Supergirl Season 3 Episode 23 Review: Battles Lost and won
Supergirl's enormous beating heart does its best to distract from a rocky season, capped off with a rocky finale
This Supergirl review contains spoilers.
Supergirl Season 3 Episode 23
In spite of a rocky episode to end an increasingly rocky season, Supergirl mostly pulls through when it matters, due to its enormous beating heart. The season has certainly had highlights, like fantastic episodes “Midvale” and “Schott Through the Heart,” as well as story lines following J’onn reuniting with his father My’rnn, and the exciting (unfulfilled) potential of the Legion of Superheroes.
Much of the finale feels like an attempt to hit the reset button after a season that started out strong but lost its footing, and often felt like it was being retooled in real time. We can never know what the original plan was for this season, but it certainly felt like the attempts to rehabilitate it brought about their own disappointing shortcomings. Characters and storylines were seemingly all-important in one episode and then vanquished or forgotten in the next, leading to no satisfying pay-off in the back half after what felt like a strategic long-con in the beginning of the season.
One of the better moments was Alex and Winn’s wordless goodbye. It is fitting that saying goodbye to Winn bore the brunt of the emotional weight of this episode, as opposed to saying goodbye to Mon-El. Mon-El and Imra’s conclusion was perfunctory, as most of the relationship has been. Mon-El has certainly been redeemed, but shipping him and Winn off seems like an acknowledgment that there were too many characters and too little screen time.
While Coville redeemed himself by hitting the distress beacon in J’onn’s ship (a less charitable interpretation is that he simply wanted to be rescued), it didn’t feel satisfying after the way his character was teased throughout the season. There was no follow-up on even that specific moment – was he still there when Supergirl and the Legion arrived? The concept of the world killers themselves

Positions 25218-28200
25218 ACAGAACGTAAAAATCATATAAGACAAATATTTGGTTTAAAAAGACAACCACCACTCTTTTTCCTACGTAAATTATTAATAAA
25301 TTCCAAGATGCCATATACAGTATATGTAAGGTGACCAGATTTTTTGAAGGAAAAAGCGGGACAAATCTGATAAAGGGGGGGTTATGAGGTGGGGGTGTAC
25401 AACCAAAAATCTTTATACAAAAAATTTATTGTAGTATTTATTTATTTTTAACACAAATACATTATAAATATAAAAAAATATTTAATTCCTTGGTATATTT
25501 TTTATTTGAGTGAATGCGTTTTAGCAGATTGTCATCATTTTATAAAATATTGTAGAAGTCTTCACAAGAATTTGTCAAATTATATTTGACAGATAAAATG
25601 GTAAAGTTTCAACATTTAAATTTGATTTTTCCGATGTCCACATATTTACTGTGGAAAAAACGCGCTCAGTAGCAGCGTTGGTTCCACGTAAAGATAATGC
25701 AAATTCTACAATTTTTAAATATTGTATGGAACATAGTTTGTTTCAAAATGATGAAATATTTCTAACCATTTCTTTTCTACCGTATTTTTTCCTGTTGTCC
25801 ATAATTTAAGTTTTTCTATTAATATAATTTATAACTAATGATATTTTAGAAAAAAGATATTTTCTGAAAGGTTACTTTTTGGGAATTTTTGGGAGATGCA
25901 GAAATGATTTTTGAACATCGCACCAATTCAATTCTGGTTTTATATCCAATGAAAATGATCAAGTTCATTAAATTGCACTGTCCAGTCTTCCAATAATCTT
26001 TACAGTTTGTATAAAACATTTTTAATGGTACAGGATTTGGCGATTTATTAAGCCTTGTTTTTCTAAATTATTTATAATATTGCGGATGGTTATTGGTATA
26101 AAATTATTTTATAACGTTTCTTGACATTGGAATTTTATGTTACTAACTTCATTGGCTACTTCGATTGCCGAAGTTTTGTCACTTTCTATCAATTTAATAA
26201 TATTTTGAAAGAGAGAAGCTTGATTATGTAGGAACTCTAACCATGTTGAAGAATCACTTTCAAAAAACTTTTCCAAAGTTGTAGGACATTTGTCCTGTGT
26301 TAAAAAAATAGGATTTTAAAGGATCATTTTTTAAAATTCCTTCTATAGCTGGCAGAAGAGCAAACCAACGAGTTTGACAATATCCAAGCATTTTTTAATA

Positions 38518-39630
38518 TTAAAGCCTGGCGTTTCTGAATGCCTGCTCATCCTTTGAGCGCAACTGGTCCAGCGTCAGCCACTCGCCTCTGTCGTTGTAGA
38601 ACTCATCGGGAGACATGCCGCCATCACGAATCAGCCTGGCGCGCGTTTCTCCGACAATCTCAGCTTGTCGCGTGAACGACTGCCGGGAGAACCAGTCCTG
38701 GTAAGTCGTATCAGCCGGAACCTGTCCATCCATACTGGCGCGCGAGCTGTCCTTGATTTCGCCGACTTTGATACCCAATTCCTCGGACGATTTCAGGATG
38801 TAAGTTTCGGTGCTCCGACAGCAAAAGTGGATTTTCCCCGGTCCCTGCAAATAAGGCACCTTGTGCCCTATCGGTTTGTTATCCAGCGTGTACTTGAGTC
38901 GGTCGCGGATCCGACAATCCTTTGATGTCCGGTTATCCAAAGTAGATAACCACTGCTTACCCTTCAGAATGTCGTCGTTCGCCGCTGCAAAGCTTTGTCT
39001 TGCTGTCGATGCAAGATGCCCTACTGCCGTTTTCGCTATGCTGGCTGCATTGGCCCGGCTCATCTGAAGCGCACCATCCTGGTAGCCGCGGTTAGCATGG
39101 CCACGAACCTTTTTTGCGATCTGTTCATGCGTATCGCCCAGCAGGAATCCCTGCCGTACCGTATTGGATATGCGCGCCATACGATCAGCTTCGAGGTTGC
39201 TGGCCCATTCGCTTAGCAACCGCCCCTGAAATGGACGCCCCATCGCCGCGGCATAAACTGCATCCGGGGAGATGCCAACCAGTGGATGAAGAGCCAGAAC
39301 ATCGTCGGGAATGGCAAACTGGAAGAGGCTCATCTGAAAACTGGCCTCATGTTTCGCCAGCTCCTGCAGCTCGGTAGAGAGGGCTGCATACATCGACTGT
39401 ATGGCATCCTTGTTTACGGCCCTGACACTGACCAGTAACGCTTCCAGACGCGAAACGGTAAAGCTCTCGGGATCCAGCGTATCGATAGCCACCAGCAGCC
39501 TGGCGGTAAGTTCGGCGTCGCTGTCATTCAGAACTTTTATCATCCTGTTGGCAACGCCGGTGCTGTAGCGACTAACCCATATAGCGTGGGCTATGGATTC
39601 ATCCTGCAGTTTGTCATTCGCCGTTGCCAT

Supergirl has been vague at best about the dynamic between Reign and Sam – how aware was Sam, and how much agency did she have to fight back? Making things even murkier, Sam and Reign split into two literal physical different people. And apparently, so did Supergirl. Having a better understanding of the mechanics of the powered and the mystical forces at play makes it easier for the audience to follow along and enjoy the emotional payoff of understanding what, exactly, it means to have two of them running around, or for Sam to kill Reign.
Speaking of killing Reign, another slapdash arc is the question of whether to kill Reign. While it’s true that Supergirl and Green Martians have always valued peace and nonlethal force, this renewed focus felt tacked on and rush. And from a moral standpoint, what exactly is the difference between killing Reign and de-powering her so that wraiths can make her part of the Lilith Fountain? This idea feels like it was included as a way to re-introduce a time-travel element and Kara using Mon-El’s ring, so that both can be used next season.
The time travel itself was well done, with evocative moments from throughout the season playing in the background. However the over-packed, under-nourished episode meant that the show didn’t take a beat to mourn Mon-El’s loss, or even consider whether Kara’s mother and sister survived their own blasts.
Another plot that has been haphazardly included is the concept of heroes unmasking. Had this been more strongly incorporated throughout, it could have been a strong theme, especially based on the parallel with Supergirl’s fight with Lena. Their ethical disagreement, couched in a very real personal connection and Kara/Supergirl’s insistence on deceiving her best friend, has been a high point. It’s a thoughtful way to call Supergirl to account for the way the underlying premise of her character impacts those around her. Instead, the parallel to Supergirl was dropped and James quickly came around to the idea of unmasking, with little opportunity for that decision to carry any real emotional heft.
Many of these half-baked ideas, including Guardian’s unmasking and the ongoing conflict between Lena and Supergirl, will clearly be fodder for next season. It seems the writers chose to use the season finale to clear out some of the troubling elements of the season and do their best to set up more interesting stories next season. While that is most likely what the show ultimately needs, it makes for an uneven workhorse of an episode, instead of a fun show pony like finales are meant to be. Here’s hoping that we’ll see the payoff in season 4.